Authors: Lorraine Heath
This one is for you, Lucia,
because over the years you’ve often been
my personal Obi-Wan Kenobi,
drawing me back from
the “dark side” of my writing
Thank you so much
for not only guiding me through
the complexities of this story,
but for being a remarkable editor
Robert Hawthorne stared at a face he’d not seen in…
Now that the moment had actually arrived, Torie Lambert wished…
Only your wedding, Your Grace.
Torie sat in the open carriage, striving not to take…
Robert had an uneasy feeling he’d find himself burning in…
“I see what you mean.”
Robert couldn’t seem to bring himself to look away from…
Sitting on the floor in the corner of a darkened…
Torie stood before the window, the heavy velvet drapes drawn…
The next morning, Torie awoke surprisingly well rested. Last night…
In the end they walked, leading their horses behind them,…
He didn’t say another word until they arrived at Hawthorne…
Robert had tucked the missive from Weddington inside the pocket…
Robert stood at the edge of the cliff, staring down…
The storm grew in intensity. Torie could hear the wind…
“You’re not really going to jump in, are you?” Robert…
Torie knew a moment of uncertainty when she saw the…
“Despite your protests to the contrary, I can tell that…
The mornings that followed were filled with Robert secluding himself…
Twisting and wrenching herself free of his grasp, Torie backed…
She sat in a field surrounded by raspberry bushes in…
As she regained her strength, Torie couldn’t help but be…
He’d promised her that she’d never again suffer, but he…
obert Hawthorne stared at a face he’d not seen in eight long years.
A face he hardly recognized. When last he’d looked at it, he’d seen nothing except the unmarred countenance of a life untried—features that revealed an absence of lines, character, and depth. A face that had yet to be written upon. Unfortunately, it now told an incredible tale of unbelievable cruelty.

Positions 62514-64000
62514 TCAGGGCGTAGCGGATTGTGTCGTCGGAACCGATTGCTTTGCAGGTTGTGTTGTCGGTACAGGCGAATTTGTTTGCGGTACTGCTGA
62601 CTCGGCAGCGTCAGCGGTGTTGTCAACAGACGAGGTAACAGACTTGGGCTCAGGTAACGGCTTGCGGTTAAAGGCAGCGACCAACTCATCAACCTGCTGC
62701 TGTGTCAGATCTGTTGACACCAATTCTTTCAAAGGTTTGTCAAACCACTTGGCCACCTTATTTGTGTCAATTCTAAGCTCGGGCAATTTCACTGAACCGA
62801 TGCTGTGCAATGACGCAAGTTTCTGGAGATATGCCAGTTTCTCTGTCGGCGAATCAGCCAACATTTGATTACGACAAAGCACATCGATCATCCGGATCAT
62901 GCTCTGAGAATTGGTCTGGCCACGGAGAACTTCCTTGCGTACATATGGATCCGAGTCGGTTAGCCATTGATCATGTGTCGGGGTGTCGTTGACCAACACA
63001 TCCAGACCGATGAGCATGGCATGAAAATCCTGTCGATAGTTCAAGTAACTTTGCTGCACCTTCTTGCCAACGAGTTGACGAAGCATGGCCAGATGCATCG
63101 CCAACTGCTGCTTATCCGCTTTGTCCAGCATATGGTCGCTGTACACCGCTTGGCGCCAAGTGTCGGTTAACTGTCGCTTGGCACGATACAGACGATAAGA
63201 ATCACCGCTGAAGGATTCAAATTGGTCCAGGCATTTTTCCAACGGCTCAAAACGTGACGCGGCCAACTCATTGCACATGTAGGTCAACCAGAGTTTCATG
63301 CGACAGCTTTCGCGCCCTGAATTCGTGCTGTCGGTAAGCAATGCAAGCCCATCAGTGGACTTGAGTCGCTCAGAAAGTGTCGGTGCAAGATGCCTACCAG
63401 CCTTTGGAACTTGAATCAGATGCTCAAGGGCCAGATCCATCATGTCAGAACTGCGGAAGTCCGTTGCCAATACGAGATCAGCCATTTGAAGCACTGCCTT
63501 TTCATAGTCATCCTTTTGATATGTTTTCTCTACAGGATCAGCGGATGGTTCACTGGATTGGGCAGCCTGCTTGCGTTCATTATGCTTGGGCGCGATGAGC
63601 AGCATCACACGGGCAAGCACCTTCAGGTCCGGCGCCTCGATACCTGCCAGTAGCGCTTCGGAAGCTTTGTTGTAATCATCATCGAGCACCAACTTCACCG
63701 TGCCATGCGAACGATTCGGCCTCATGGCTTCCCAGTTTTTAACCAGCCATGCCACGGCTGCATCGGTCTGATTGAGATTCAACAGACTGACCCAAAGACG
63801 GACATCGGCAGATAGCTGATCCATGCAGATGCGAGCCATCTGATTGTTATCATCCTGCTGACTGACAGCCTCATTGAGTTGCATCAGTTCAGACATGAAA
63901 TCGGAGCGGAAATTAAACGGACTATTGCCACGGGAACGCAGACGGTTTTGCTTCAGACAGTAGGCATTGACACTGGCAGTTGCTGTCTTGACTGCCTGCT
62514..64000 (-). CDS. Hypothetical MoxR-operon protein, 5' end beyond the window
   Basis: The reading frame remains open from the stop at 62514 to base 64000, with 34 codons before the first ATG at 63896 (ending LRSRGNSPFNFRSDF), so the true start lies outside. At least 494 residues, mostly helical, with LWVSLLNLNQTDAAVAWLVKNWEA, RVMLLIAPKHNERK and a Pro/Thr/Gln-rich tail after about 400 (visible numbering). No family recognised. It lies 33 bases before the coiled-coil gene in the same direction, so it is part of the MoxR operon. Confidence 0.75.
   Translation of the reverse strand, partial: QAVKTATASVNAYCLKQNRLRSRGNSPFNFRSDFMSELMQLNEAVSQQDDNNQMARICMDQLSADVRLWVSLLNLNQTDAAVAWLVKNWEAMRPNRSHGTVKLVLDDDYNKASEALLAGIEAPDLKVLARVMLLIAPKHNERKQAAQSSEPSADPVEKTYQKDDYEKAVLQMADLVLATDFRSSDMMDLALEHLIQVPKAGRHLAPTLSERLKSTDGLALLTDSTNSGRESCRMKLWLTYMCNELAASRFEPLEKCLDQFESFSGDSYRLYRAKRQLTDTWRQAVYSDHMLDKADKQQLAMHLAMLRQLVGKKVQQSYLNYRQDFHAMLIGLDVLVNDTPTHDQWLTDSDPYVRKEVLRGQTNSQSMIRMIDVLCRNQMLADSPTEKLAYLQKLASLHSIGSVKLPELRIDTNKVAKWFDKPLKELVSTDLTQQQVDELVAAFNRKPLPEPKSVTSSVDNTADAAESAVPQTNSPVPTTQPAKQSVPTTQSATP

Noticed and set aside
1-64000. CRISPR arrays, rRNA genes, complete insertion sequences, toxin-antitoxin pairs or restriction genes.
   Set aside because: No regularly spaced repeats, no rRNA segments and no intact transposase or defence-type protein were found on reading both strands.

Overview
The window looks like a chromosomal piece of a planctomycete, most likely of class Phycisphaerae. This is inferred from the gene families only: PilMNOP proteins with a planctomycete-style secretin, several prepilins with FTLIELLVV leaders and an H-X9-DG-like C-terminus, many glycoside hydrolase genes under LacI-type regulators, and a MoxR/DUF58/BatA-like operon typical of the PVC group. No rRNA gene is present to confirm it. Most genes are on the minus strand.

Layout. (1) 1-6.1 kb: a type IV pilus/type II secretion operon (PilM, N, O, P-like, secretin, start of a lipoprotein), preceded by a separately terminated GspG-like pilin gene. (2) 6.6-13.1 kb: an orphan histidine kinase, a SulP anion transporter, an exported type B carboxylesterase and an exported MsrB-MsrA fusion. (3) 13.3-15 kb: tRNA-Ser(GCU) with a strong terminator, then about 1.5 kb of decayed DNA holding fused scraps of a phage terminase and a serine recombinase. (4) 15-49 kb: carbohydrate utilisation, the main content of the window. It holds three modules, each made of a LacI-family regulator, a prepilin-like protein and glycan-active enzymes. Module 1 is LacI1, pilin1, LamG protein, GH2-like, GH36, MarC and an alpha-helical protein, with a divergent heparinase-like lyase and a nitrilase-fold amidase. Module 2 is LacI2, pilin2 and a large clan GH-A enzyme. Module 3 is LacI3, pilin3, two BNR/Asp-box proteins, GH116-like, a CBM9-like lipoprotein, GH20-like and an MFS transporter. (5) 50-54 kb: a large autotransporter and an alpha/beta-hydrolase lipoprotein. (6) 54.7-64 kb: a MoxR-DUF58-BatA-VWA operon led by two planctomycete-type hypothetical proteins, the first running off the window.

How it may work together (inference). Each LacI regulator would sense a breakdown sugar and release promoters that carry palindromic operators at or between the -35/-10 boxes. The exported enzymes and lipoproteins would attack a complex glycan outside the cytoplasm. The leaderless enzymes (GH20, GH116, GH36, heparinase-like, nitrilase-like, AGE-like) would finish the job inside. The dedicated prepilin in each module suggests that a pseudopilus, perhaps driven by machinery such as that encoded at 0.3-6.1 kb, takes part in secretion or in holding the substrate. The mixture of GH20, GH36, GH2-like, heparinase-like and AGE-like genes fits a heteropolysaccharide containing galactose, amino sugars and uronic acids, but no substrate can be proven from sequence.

The deep creases spreading out from the corners of the eyes and mouth had been shaped by agony, agony brought on not necessarily by
physical discomfort, but rather by emotional upheaval—which could carve just as deeply, and in many instances, more so, leaving the mark of its visitation visible to any who dared to look. Yes, the physical and emotional torment suffered was as clearly evident as the passage of time.
Black whiskers that had been as fine as the downy hair on a newborn’s head were now thick, coarse, and scraggly. The skin was pale to the point of almost appearing sickly, but then how could he expect it to look any differently when it had not known the direct touch of the sun in years?
That unhealthy pallor might cause a bit of a problem.
But in studying the visage before him, Robert decided it was the eyes that shocked him the most. Not the color, a blue that matched the hue of a deepening sky just before sunset gave way to night. No, the color remained exactly as he remembered, but the pathway the eyes offered to the soul had changed considerably.
They reflected a journey of devastating betrayal. And that, too, might cause a bit of a problem, because a man could seldom hide the truth of his character revealed by his eyes. Well, not a good man anyway.
Robert shifted his gaze away from the reflection in the mirror he held to the man he’d secured to the bed with silk sashes he’d taken from several dressing gowns hanging in the wardrobe. The man’s eyes were the same brilliant blue, but
they burned with fury mingling with hatred. He wondered why he’d never recognized the emotions before when he’d looked into those eyes.
looked into them—for the first eighteen years of his life. Surely during one of those glances, he should have
the monster who dwelled within.
“Why, John?” he asked, his voice scratchy from lack of use after years of not being allowed to speak. “Why did you have me locked away? What did I do to deserve such abuse?”